The Atlantic

When an AI Goes Full Jack Kerouac

A computer has written a “novel” narrating its own cross-country road trip.
Source: Christiana Caro

On March 25, 2017, a black Cadillac with a white-domed surveillance camera attached to its trunk departed Brooklyn for New Orleans. An old GPS unit was fastened atop the roof. Inside, a microphone dangled from the ceiling. Wires from all three devices fed into Ross Goodwin’s Razer Blade laptop, itself hooked up to a humble receipt printer. This, Goodwin hoped, was the apparatus that was going to produce the next American road-trip novel.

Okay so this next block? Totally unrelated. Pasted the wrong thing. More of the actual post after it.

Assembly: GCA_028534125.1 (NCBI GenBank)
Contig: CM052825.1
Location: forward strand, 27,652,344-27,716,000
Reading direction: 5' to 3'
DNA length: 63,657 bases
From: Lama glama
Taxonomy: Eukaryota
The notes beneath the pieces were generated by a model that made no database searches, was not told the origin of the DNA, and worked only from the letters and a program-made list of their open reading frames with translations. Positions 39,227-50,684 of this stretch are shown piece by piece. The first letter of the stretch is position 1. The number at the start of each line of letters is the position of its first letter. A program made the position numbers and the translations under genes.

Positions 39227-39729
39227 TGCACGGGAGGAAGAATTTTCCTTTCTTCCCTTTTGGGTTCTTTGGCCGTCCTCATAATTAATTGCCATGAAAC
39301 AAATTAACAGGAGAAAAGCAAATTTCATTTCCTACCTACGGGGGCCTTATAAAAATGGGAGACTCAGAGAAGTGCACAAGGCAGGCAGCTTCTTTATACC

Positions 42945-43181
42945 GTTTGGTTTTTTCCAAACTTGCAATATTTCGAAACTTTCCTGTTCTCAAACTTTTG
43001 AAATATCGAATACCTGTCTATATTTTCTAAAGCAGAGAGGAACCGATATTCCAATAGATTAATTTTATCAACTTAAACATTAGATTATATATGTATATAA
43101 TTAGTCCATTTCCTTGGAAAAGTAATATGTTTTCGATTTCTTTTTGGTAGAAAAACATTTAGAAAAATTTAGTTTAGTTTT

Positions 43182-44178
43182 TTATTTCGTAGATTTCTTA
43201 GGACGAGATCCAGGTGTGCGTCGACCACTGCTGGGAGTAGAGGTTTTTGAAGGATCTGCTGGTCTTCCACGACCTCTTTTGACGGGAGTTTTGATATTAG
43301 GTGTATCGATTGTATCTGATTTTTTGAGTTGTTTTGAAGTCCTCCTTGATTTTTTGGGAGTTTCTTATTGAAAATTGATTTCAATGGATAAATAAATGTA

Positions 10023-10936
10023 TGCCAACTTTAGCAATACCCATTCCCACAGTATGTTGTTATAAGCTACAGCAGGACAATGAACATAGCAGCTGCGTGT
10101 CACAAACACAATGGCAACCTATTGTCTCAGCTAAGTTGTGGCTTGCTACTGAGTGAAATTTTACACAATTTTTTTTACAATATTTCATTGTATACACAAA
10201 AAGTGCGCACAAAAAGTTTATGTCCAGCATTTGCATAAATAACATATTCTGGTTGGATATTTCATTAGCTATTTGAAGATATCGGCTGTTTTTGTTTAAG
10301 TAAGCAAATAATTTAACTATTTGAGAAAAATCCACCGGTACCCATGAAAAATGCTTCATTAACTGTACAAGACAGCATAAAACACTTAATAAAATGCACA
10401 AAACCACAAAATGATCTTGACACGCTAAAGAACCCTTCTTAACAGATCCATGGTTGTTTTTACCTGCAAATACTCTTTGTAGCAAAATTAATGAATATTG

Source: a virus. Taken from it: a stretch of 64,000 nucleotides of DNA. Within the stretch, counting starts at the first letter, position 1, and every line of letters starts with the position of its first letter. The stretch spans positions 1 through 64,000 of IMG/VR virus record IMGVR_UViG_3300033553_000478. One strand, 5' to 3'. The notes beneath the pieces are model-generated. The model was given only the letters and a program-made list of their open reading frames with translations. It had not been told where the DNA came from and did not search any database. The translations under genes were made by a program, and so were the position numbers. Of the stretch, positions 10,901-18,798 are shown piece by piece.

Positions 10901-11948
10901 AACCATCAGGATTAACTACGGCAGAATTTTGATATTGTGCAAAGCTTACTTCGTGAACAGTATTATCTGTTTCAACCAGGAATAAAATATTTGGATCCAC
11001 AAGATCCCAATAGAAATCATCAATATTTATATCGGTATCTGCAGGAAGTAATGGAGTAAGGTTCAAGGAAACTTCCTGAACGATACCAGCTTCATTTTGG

A former ghostwriter for the Obama administration, Goodwin describes himself as “a writer of writers.” Using neural networks, he generates , , and, now, literary travel fiction. I first encountered his work when his algorithms transformed the Senate’s 2014 torture report . In , his master’s thesis at NYU, Goodwin loaded his backpack with devices (a compass, a punch clock, and a camera) that fed their data into long short-term memory (LSTM) neural networks as he walked around the city, churning out weird associative poetry. A sample: “All the time the sun / Is wheeling out of a dark bright ground.” So, when a machine hacker in Biloxi finished

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